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decided: September 22, 1975.


Appeal from order of Court of Common Pleas of Lancaster County, No. 773 of 1974, in case of Commonwealth of Pennsylvania v. Jeffrey Lynn Yoder.


Louise G. Herr, Assistant District Attorney, with her Mary Anne Motter, Assistant District Attorney, and D. Richard Eckman, District Attorney, for Commonwealth, appellant.

William C. Haynes, Assistant Public Defender, submitted a brief for appellee.

Watkins, P. J., Jacobs, Hoffman, Cercone, Price, Van der Voort, and Spaeth, JJ. Dissenting Opinion by Van der Voort, J. Price, J., joins in this dissenting opinion.

Author: Per Curiam

[ 236 Pa. Super. Page 539]

This is an appeal by the Commonwealth from a lower court order granting the appellee's motion in arrest of judgment.*fn1 The court premised its decision on the conclusion that the trial court erred in failing to suppress the fruits of an illegal search. Reviewing the record diminished by the tainted evidence, the court found the evidence insufficient and concluded that judgment would necessarily have to be arrested.

Judgment may not be arrested, however, upon a diminished record. "In passing upon such a motion, the

[ 236 Pa. Super. Page 540]

    sufficiency of the evidence must be evaluated upon the entire trial record. . . [A]ll evidence actually received must be considered, whether the trial rulings thereon were right or wrong." Commonwealth v. Tabb, 417 Pa. 13, 16, 207 A.2d 884, 886 (1965) (emphasis original); see also Commonwealth v. Siegel, 223 Pa. Superior Ct. 398, 302 A.2d 461 (1973). Upon determining that an error was committed by the suppression hearing court, the court should have granted the motion for a new trial.

The order granting arrest of judgment is vacated and appellee is granted a new trial. See Commonwealth v. Maybee, 429 Pa. 222, 239 A.2d 332 (1968).


Order vacated and new trial granted.

Dissenting Opinion by Van der Voort, J.:

I respectfully dissent. While I agree with the position of the Court, as expressed in the Opinion Per Curiam, that consideration of a motion for arrest of judgment must be based on the record as a whole, I conclude that the Order should be reversed on substantive grounds.

The record shows that appellee at first informed the investigating troopers that they could search the vehicle only with a search warrant. Appellee and one other were riding in a car which the State Police stopped for a violation of The Vehicle Code. Smelling marijuana, seeing smoke emanating from the ash tray which appellee had just closed, and observing appellee locking the glove compartment all led the troopers to believe that crime was afoot. In the interim between appellee's refusal to allow a search and the arrival of a warrant, appellee consented to the search and signed a form so stating. It was then that four glassine bags of marijuana (109.2 grams) were found in the automobile, the finding of which marijuana was the basis for a subsequent suppression motion, which was denied by the trial court.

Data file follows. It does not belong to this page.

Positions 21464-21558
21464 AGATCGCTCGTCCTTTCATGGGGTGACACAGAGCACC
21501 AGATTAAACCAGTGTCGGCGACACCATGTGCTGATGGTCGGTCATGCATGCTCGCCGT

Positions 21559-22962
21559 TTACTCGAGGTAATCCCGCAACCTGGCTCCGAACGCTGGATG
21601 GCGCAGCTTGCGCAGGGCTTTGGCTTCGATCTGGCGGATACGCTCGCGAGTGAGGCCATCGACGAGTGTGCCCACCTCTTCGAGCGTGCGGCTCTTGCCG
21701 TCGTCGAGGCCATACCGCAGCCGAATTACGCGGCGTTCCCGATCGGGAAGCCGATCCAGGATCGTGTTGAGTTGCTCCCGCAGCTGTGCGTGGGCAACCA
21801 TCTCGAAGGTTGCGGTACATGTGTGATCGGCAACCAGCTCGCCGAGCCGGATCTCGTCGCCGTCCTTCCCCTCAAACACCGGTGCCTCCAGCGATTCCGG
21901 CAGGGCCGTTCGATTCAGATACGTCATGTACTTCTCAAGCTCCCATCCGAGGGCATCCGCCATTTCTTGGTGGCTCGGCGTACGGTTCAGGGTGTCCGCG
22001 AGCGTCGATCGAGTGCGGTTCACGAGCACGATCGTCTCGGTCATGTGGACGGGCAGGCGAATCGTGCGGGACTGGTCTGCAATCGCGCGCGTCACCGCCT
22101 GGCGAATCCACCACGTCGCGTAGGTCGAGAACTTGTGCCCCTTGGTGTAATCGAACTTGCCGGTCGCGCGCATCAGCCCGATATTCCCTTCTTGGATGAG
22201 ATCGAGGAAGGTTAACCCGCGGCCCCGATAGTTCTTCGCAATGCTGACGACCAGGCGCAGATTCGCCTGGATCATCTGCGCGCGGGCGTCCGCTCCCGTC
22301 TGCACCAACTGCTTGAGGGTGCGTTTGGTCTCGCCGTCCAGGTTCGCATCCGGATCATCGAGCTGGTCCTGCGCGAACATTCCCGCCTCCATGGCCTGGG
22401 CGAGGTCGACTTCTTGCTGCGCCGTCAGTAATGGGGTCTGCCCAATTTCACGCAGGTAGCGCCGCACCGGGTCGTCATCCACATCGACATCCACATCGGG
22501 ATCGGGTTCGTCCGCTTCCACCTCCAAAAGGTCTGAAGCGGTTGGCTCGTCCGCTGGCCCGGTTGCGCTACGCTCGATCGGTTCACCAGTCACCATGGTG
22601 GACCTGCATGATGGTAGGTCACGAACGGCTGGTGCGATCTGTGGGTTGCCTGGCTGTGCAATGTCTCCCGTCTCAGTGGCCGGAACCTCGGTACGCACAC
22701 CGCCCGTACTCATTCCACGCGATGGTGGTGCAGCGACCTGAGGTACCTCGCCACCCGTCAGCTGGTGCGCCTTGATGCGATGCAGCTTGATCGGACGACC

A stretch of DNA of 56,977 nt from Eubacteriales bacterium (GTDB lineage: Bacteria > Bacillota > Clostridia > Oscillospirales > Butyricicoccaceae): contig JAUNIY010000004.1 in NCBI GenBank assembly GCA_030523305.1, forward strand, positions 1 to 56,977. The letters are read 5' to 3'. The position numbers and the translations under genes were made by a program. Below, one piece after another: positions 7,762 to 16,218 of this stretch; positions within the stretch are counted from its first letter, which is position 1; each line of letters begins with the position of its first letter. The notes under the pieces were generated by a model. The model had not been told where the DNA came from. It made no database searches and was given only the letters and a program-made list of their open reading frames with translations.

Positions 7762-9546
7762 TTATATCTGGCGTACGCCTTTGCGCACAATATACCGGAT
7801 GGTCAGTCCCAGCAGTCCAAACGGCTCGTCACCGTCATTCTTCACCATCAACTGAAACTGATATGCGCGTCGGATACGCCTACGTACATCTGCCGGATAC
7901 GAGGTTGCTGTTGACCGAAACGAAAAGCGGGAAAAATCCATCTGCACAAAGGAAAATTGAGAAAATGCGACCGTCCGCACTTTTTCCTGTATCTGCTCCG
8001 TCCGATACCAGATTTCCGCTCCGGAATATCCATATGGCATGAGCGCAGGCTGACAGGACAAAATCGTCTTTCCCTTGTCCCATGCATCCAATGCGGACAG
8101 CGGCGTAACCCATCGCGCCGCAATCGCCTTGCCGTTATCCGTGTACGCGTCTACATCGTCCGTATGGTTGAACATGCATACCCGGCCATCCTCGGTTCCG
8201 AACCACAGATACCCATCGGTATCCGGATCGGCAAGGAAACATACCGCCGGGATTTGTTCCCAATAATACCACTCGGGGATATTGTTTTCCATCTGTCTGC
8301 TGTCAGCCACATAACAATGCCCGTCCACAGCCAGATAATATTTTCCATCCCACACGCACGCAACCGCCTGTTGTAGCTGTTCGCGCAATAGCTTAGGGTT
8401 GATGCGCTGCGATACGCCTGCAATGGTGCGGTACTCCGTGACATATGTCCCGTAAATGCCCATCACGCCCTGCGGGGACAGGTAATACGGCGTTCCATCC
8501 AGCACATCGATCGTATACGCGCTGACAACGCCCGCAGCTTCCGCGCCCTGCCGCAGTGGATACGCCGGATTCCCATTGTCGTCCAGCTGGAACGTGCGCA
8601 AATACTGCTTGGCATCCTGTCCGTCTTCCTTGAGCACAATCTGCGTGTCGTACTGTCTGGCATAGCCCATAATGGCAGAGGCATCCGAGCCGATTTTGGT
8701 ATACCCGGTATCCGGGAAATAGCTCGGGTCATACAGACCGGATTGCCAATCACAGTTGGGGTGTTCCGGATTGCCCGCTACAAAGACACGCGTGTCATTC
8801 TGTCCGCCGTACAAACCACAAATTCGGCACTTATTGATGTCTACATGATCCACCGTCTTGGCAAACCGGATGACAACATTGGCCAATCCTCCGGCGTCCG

At the hearing on appellee's motion in arrest of judgment, the lower court en banc determined that the evidence

[ 236 Pa. Super. Page 541]

    should have been suppressed because it was based on an unlawful search, i.e., a search for which consent was not freely given. Without this evidence, the court en banc concluded that there would have been no evidence against appellee, and granted the motion in arrest of judgment. The Majority finds error here.

I would go further than my Brothers of this Court and address the issue of consent to search. Appellee's demand for a search warrant is some indication that he knew his rights. When the troopers radioed ahead for the procurement of a warrant, and waited at the scene, appellee must have known that his demand was being honored. I believe that his subsequent consent, prior to the arrival of the warrant document, was freely given. See Commonwealth v. Smith, 201 Pa. Superior Ct. 506, 193 A.2d 687 (1963) and cf., Commonwealth v. Boyer, 455 Pa. 283, 314 A.2d 317 (1974). At no point in the instant situation did the troopers act against the wishes of appellee. See Commonwealth v. Anderson, 208 Pa. Superior Ct. 323, 222 A.2d 495 (1966).

I would reverse the Order arresting judgment and discharging appellee, reinstate the verdict of the trial judge (who sat without a jury), and remand to the lower court for sentencing.

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